Thomasville PD seeks minority applicants

Jul. 30, 2014 @ 12:04 PM

As the Thomasville Police Department attempts to ramp up community engagement, one method emerged from last Tuesday’s community meeting at Emmanuel Baptist Church.

TPD Chief Jeff Insley fielded questions from concerned citizens at the meeting, during which the arrest of six suspects involved in a string of violent crimes prompted discussion of race relations in Thomasville. Former Chair City councilwoman Jackie Jackson posed questions regarding the cultural diversity of the police department and how officers deal with those who “do not look like them”.

Insley said he is concerned at the small number of minority officers.

Requirements for new hires at TPD include a high school diploma, the absence of a criminal history, a clean medical history and the ability to pass a series of interviews. Applicants traditionally take classes at local community colleges for basic law enforcement training.

“There is no [diversity],” Insley said. “Finding minority applicants is very, very difficult. The applicant pool just isn't there. We’ve begged folks. The last rookie class did not include an African-American male or female.”

As for the current’s staff handling of cultural barriers, Insley said officers undergo a process of training on how to respond sensitively to the needs of each neighborhood within the city. The perception of escalating racial tension between citizens and law enforcement is one he believes does not extend to the Chair City.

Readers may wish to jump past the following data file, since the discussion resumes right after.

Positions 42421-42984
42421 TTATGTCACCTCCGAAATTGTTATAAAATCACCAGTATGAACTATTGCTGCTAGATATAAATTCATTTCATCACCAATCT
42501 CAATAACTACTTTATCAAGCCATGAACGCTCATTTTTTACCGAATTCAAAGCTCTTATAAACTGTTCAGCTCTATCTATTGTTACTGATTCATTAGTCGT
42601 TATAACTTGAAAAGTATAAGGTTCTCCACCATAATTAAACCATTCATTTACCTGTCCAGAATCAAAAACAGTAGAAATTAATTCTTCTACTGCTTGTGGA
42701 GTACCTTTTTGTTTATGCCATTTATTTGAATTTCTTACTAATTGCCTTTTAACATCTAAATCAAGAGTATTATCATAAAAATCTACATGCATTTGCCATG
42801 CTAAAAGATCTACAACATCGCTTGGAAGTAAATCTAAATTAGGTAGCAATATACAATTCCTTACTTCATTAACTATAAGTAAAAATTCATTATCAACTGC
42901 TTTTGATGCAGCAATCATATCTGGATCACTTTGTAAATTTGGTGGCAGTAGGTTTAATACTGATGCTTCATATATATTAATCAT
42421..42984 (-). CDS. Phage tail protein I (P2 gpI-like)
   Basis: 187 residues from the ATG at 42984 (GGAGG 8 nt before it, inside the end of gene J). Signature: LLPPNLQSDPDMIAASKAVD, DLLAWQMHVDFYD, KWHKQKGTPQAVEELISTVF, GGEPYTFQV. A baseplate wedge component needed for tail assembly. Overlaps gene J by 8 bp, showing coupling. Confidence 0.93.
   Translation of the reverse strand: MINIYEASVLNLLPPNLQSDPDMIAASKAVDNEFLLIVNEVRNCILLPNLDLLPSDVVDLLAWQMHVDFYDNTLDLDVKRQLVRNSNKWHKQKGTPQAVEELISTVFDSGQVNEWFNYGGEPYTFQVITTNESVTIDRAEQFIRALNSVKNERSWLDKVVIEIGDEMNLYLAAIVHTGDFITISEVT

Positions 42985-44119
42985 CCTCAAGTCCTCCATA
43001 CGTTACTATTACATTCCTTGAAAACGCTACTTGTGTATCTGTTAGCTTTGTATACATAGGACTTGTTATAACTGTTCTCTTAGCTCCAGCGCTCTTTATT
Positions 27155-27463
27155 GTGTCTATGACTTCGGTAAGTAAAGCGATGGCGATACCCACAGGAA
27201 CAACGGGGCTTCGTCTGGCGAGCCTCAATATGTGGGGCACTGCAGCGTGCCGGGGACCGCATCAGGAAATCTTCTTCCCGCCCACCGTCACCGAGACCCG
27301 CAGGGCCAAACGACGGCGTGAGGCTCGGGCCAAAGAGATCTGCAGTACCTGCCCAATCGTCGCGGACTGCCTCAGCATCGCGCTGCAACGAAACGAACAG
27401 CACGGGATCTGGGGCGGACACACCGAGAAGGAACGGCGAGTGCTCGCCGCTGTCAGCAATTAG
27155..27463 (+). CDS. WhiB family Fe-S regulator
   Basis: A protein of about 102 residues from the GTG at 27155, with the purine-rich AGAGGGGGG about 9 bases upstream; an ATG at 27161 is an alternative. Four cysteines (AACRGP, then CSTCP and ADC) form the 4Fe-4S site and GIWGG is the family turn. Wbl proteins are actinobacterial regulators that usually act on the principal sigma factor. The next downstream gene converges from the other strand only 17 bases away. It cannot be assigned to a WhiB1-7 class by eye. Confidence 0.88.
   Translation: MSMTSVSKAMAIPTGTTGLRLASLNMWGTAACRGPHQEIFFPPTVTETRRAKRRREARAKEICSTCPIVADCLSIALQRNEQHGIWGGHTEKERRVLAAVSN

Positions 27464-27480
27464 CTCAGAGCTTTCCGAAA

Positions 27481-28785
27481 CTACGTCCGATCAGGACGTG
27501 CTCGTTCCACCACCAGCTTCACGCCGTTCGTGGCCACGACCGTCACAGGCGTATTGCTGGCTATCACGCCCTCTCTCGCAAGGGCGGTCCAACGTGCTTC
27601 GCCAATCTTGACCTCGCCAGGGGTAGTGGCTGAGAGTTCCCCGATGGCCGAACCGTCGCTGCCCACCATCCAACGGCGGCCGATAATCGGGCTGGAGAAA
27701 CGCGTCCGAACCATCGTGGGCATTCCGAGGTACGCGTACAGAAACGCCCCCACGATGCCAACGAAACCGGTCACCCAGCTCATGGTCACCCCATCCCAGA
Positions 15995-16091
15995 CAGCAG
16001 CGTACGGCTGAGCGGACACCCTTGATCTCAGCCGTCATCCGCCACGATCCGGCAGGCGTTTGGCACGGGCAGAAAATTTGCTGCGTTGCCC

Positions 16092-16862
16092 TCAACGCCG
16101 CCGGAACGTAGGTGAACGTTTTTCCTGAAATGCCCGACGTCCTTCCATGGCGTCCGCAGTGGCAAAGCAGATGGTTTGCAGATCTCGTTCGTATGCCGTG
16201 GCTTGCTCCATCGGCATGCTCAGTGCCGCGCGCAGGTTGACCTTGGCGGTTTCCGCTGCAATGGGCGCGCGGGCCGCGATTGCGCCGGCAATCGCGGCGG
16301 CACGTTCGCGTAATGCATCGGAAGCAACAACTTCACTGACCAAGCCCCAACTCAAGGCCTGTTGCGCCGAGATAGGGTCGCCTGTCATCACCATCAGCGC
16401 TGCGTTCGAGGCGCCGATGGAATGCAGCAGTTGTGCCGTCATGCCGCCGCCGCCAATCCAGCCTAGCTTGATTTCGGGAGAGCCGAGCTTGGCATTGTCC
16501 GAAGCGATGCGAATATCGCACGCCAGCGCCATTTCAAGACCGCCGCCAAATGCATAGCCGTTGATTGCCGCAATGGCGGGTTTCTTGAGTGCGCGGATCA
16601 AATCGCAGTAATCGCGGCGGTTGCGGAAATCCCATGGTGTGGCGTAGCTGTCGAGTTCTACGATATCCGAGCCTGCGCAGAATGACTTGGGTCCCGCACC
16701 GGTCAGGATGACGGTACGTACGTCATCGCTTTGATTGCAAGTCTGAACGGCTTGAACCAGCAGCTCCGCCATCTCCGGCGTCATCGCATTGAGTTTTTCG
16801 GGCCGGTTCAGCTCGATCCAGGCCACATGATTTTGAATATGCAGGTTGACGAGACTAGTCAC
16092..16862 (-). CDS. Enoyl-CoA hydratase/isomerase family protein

“We have to go through mandated in-service training,” Insley said. “There is a block dealing with cultural differences and allowing people to understand differences, and to remember that you respect the person, not the color of the skin, not the dialect that they speak, but the person. One thing we can probably do is a better job of reinforcing that.”

According to Insley, four patrol teams are divided between districts to meet the unique needs of each community.

Currently, TPD has five job openings, but the positions are frozen until September, when Insley will begin the process of filling spots on the force. The Rev. P. Michael McNair, pastor of Emmanuel Baptist Church, said he knew of eight prospective black applicants. Insley encouraged McNair to have the individuals contact him.

“I look for the right person, the person who can come in and represent the community and our agency and treat everybody fairly,” Insley said.

Staff Writer Daniel Kennedy can be reached at 888-3578, or at